Now that most dental offices are open and providing nonemergency as well as emergency care, dental teams are returning to work after months of temporary closures due to COVID-19.

During this time, dental teams are following the recommended standard and additional interim infection prevention and control practices during the COVID-19 pandemic from the Centers for Disease Control and Prevention (CDC) to ensure patient and provider safety as always.

CDC recommends using additional infection prevention and control practices, along with standard precautions recommended as a part of routine healthcare delivery to all patients. These practices are intended to apply to all patients, not just those with suspected or confirmed infections.

Read more from CDC — including about universal PPE recommendations.

 

‘Doing what we can’ to protect patients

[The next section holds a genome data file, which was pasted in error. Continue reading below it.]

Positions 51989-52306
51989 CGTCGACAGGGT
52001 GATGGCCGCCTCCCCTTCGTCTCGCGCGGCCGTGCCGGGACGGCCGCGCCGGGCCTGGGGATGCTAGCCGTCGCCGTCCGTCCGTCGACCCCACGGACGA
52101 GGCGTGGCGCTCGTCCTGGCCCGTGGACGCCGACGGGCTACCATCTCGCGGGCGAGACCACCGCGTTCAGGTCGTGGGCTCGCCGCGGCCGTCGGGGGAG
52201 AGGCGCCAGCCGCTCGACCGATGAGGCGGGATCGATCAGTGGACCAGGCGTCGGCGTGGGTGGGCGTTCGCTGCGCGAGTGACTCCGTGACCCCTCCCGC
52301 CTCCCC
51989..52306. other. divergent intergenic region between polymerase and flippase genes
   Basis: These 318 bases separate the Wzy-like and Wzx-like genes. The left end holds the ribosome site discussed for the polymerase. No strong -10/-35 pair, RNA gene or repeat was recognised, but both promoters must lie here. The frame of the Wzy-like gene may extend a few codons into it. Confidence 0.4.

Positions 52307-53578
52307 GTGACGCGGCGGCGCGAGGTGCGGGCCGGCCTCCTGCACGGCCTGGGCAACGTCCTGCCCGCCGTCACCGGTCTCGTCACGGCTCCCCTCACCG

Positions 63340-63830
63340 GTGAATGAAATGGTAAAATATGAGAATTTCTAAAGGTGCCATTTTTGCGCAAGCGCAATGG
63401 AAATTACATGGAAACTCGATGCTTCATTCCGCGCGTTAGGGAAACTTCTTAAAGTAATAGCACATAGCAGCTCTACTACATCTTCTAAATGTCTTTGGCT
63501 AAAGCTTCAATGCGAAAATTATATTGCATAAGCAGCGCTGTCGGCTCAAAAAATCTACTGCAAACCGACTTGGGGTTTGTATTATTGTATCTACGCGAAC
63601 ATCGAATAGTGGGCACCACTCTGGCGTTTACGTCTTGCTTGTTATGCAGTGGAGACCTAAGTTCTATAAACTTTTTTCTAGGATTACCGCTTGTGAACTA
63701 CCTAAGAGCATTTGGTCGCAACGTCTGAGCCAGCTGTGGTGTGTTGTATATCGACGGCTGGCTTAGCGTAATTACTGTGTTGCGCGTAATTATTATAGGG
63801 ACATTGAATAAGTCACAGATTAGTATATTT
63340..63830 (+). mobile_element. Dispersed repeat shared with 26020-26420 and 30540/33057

Dental assistants are among those healthcare personnel “suiting up” as recommended. “I was covered from head to toe in PPE last week, including extra-thick gloves,” Melissa G. recently shared.

But doing this isn’t without its challenges. As Allison B. noted: “I feel safe, just warm.” Ivonne C. echoes: “In all this PPE, it’s very hard to breathe, and I sweat like I’ve been running all day.”

Allison B. and Cindy S. normally wear prescription glasses at work and admit that along with wearing eye protection comes lens fogging that can make it difficult to see. “It’s a challenge,” Cindy says.

Overall, dental assistants have observed that patients seem to appreciate the precautions in place. “The PPE changes are very obvious, and no one has questioned our protocol,” says Julie D.

Lee Anne R. agrees: “I’ve found patients are very appreciative that we’re there for them. Our office was open all along, with a skeleton crew of three. I love my patients and will do what I can for them. It’s my job, my passion.”

Dria L. also has had a positive experience working with pediatric patients during this time of heightened precaution: “There’s a picture of our dental team, without PPE, on the wall, and I always start the patient’s appointment by saying, ‘This is what I really look like underneath my astronaut suit.’ I try to keep it fun and silly for them, but I also say: ‘We are doing some things a little differently right now to make sure we keep everyone healthy.’”


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